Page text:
Sorry if this is a duplicate, I looked.

We're moving to Git. In Subversion, I'm used to having \trunk, \branches and \tags folders.

With Git, switching between branches will replace the contents of the working directory, so am I right to assume that the way we used to work just doesn't apply with Git?

My guess is that I'd have a repo folder with maybe a gitignore and readme.txt, then the folders for the projects that make up the repo, and that's it.

2 Answers 2


You will have "trunk", now called "master", you will have "branches" now called "heads" and you will have "tags", still called "tags", but they won't be folders, they will be "refs", labels to revisions that live in separate namespace inside the repository.

Subversion and Git have different ways to do branching. The basic subversion model is to have a directory tree with single global timeline and if you want to branch, you copy a subtree in another directory.

On the other hand Git has a directory tree with revisions that each defines it's parents, but each revision can have multiple parents (a merge) and multiple children (branches). So instead of having directories for branches, you get independently created revisions. The "refs" are just names associated with latest revision for given "branch".

This difference is fundamental to distributed version control. Git (and other distributed systems) does not have any central authority to keep the history linear, so revisions can be created independently on multiple repositories without knowing about each other and the system has to accommodate them. It turns out the generalization makes branching and merging a lot easier in general.

Note, that in Git, revisions are not on any branch. They just are and branches contain them. But once branch is merged, or proves to be dead alley, you can just delete the "ref" pointing to it and forget about it altogether (if you discard old trials, they will be garbage-collected eventually with git gc). This helps you avoid getting swamped in old experiments nobody remembers what they were about anymore.

  • Cool. No tags, branches and other folder nonsense is needed. Lovely. Commented Dec 3, 2012 at 10:56
  • 2
    @LukePuplett: Subversion's method of branching is rather unique. It comes from Perforce and I believe that's the only other version control system that has it. The fact that subversion does not make clear distinction what is a branch greatly complicates the merging algorithm. It gives some flexibility, but that flexibility isn't really supportable by 3-way merge, leading to a lot of difficult to understand corner cases.
    – Jan Hudec
    Commented Dec 3, 2012 at 11:04
  • Even CVS (which is SVNs spiritual predecessor) didn't use that (rather strange) branches-and-tags-are-actually-directories approach. I'm not saying that CVS did branches well, but at least they where a "proper" concept instead of just a directory. Commented Dec 3, 2012 at 11:20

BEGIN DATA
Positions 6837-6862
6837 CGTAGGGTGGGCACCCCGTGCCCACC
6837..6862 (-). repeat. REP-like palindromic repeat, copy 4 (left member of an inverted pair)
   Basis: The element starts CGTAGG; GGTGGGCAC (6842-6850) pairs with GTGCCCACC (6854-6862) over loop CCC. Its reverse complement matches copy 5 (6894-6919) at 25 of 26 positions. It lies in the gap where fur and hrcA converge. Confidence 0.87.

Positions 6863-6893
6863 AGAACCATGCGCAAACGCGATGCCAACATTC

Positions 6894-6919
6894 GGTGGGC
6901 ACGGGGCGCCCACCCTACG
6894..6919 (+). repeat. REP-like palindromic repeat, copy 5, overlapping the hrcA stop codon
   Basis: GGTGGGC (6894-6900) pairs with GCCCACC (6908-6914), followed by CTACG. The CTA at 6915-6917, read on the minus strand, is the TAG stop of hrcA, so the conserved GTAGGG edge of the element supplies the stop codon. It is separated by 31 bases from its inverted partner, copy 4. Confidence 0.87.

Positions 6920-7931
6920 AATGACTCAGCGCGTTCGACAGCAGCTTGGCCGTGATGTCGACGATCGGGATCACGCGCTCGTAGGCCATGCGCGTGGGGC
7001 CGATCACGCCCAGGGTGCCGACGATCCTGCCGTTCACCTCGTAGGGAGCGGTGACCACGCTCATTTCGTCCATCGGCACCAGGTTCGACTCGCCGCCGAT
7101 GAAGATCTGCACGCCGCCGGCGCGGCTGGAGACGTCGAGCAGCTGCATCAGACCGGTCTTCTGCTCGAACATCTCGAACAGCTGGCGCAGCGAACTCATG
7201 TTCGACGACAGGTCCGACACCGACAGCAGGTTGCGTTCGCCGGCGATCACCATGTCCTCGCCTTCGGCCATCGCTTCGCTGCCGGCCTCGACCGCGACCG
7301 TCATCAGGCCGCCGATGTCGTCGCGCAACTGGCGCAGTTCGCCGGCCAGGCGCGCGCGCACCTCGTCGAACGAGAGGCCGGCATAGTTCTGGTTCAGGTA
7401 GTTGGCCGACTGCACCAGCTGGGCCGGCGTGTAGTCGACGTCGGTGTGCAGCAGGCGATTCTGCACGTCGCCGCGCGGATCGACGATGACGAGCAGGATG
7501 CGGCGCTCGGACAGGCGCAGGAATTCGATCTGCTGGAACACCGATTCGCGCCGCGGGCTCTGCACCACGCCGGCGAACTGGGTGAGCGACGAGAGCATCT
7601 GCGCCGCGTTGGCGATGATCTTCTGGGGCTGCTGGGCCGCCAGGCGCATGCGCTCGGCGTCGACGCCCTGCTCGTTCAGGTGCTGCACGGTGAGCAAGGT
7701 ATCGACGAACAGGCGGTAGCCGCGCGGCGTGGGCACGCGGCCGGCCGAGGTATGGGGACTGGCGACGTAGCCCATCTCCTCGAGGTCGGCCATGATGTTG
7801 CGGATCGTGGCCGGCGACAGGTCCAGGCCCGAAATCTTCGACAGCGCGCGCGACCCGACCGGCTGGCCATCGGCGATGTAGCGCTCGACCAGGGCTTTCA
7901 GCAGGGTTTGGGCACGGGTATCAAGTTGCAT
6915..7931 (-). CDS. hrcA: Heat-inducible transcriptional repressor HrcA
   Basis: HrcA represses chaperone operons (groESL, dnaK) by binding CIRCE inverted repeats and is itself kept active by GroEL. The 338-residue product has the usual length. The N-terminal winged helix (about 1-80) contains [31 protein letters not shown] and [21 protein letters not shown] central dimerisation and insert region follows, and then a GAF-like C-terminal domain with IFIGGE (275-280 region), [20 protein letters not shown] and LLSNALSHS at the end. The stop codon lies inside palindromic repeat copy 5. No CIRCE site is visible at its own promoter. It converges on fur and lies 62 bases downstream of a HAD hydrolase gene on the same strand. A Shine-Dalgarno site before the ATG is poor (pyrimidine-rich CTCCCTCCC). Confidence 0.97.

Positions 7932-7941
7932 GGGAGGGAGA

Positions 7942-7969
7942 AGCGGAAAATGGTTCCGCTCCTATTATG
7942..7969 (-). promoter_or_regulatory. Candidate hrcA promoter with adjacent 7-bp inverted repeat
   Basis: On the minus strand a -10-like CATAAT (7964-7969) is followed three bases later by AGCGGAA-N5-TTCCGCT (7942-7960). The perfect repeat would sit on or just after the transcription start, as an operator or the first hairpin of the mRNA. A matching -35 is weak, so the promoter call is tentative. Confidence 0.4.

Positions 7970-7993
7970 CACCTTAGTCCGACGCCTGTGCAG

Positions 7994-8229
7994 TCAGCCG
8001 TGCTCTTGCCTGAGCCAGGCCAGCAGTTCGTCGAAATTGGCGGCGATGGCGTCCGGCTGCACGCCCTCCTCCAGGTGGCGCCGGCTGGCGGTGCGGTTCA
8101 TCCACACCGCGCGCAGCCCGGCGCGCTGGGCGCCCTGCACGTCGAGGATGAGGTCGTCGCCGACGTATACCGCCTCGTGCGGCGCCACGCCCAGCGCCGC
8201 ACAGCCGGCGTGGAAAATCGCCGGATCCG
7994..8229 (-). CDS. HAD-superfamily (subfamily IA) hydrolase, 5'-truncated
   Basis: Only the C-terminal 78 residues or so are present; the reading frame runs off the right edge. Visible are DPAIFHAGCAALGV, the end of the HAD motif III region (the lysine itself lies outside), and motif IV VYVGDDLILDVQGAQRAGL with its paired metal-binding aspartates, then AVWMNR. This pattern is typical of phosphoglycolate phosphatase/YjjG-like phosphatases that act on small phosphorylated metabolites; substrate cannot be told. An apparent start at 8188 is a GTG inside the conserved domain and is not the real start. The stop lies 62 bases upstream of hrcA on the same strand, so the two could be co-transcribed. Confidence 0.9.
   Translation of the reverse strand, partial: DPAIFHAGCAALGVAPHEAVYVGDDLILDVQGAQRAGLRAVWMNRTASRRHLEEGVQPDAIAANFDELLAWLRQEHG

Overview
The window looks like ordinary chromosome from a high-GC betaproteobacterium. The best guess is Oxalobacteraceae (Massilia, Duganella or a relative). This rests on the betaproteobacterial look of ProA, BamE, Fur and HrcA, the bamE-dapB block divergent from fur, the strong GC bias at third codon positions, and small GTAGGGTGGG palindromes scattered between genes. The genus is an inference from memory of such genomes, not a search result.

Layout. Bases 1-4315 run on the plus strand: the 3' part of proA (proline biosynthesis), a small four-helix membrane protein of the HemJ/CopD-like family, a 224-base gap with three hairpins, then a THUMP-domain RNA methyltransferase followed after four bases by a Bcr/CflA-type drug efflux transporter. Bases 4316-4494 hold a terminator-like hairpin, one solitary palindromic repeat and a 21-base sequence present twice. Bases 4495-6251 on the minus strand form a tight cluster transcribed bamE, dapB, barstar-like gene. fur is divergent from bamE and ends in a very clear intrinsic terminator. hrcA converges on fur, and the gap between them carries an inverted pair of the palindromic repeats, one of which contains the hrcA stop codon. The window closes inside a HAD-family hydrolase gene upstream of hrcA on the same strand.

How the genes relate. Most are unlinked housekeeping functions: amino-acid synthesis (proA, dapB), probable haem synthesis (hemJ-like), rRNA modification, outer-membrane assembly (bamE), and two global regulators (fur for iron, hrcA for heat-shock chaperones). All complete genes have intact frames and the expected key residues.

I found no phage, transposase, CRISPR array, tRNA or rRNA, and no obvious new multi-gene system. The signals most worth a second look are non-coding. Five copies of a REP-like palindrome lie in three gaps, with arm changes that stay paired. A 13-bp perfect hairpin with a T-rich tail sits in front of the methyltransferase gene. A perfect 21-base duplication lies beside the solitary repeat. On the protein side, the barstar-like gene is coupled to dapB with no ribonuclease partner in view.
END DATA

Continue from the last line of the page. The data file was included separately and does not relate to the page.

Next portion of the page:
• @JoachimSauer: I am not sure CVS is Subversion's spiritual predecessor. They set on a mission to make "better CVS", but they mainly took concepts from Perforce.
    – Jan Hudec
    Commented Dec 3, 2012 at 12:14
  • @JanHudec: that may very well be, I don't know much about Perforce. What I meant is exactly that mission: be a good successor to CVS. Commented Dec 3, 2012 at 12:28

Just think of Git as a 3D view of the same data that you see in 2D in SVN - ie with SVN you branch your root and it appears as a copy shown as a new folder in the tree. With Git, when you branch it appears as a copy shown as a "layer" ontop of your existing tree. Once you realise that its pretty easy to conceptualise the difference.

With SVN you can still work the same way as Git - switch between branches will replace the single view of the codebase with the branched view, this applies whether you use svn switch or git checkout.

Obviously you can get a copy of a branch in SVN by checking out the branch to its folder location, which is the same as cloning a git repo to a different location on your disk.

Same applies to tags - you can label a git revision, or you can make a branch for a release. SVN tags are the same as branches, its only convention that they're called 'tags'. You could label (well, record the revision number) of a SVN repo to get a snapshot of a release too.

The differences between git and svn are more to do with how checkin and checkouts happen, not with the fundamentals of source control. The view of the code can be different (you'll never see a single view of the code tree that includes branches in git, and you can branch a partial repository in SVN, but these are ultimately minor differences)

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